By Thom Compton 18.04.2017
It is always nice when someone's dream comes choose. Whether it be to win the Olympics or open up their own bakery, seeing someone's hard work come to fruition is uplifting. Here it is, then: the moment that art director Samir Rebib has dreamed of since childhood. The release of Shiness: The Lightning Kingdom is upon the gaming world. Can it meet the lofty expectations it has behind it, though, or will it crumble under its own weight? Well, this review is a winner's story, though it comes with some scuffs.
Players begin Shiness: The Lightning Kingdom controlling Chado and Poky. Their air ship has crash-landed, and immediately, Poky is lost. Chado must venture out to find him - but like any good RPG, it's not as simple as that.
The game wastes no time introducing combat, and it's arguably its most unique feature. Button mashers be forewarned: it's not as easy as jamming the Square button to victory. Enemies are intuitive, and adapt to how they are assaulted. Lay into an enemy too long, and they will defend themselves, or disappear into the ground. Moments later, they are in full offensive mode, laying into the player at lightning speed.
Oh, these enemies are fast, with, as cliché as it sounds, ninja-like speed. Defence is absolutely critical. Learning when to parry both physical and magical attacks is imperative if intending to survive. Because the game is moderately open world, you may find that the enemies Chado and Poky, or any of their comrades, are facing are just too much. This is one of those aforementioned scuffs, as enemies are frequently littered around areas that can be explored freely. Many of those enemies are just too strong, and require a revisit to vanquish.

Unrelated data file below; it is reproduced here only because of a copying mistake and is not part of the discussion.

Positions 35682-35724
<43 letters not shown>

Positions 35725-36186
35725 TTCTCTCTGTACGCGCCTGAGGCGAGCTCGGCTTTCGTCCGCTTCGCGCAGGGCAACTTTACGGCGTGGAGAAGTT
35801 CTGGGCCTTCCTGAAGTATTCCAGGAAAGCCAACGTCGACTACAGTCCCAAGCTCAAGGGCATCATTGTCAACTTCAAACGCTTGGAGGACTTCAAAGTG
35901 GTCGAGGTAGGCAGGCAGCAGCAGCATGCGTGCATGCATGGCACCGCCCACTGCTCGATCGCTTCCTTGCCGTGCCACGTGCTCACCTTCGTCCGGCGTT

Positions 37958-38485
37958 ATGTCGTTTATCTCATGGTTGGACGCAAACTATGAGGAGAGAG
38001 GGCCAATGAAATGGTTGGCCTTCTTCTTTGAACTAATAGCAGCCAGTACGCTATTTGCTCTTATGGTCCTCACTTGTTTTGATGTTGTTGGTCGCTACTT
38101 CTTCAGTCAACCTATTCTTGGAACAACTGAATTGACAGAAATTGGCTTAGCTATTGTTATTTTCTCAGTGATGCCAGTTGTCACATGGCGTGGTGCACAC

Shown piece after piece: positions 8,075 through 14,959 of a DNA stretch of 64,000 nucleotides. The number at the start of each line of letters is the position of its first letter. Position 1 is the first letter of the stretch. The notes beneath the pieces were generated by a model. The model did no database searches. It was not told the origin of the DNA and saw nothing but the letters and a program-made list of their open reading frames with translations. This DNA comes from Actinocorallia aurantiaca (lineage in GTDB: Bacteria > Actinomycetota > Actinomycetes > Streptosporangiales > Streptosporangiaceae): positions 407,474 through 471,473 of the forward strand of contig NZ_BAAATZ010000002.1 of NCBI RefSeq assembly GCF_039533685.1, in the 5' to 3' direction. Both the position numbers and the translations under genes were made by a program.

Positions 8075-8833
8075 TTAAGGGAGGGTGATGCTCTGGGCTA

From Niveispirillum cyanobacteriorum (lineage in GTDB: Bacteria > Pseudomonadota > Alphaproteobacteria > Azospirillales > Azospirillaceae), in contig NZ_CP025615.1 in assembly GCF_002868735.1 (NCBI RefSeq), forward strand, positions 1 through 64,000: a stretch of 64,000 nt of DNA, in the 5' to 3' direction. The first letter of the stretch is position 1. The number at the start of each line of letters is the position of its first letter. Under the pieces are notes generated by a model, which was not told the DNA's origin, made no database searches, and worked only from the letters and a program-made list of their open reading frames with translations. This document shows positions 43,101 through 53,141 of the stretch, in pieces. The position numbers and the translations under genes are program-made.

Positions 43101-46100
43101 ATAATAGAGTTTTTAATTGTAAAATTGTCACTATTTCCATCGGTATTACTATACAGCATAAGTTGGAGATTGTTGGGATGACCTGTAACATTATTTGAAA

This leads to one of Shiness: The Lightning Kingdom's coolest features, which is that it employs a light amount of stealth. The game introduces it as a way to sneak up on small critters, stealing their hides as resources. However, it works brilliantly in combat - or, to be more accurate, the lack thereof. If an enemy is too hard, Chado and friends can simply sneak around them. The brilliance is that the enemies in the field have patterns they patrol, and figuring those out is an unexpected surprise.
Of course, other RPGs have incorporated stealth before, but the way it is integrated here is fantastically organic. There's no pre-cut path for the player to hide and sneak, so they have to figure out the best path for themselves to follow. One thing is for sure: sneaking past an enemy in the high grass and stealing away behind a bush feels so much more natural than hiding behind a fence that doesn't feel like it should be there.
The characters who permeate this story aren't particularly interesting, sadly to say, and really fit well into RPG tropes. Chaddo has an air of Scrappy Doo to him, while Poky is the tiny scared sidekick who can handle his own in combat. Kayenne is the older one who doesn't have time for shenanigans because he's very, very serious. Other characters are present who also check other RPG trope checkboxes, but the story is still plenty endearing.
The final point to mention before the scuffs get revealed is how absolutely breath-taking the world is. There's definitely an Okami vibe at play here, and every piece of the world, and every dungeon, feels so incredibly powerful and beautiful that you'd almost never want the game to end. Fortunately, there's enough content there that it's going to take a good while before it does.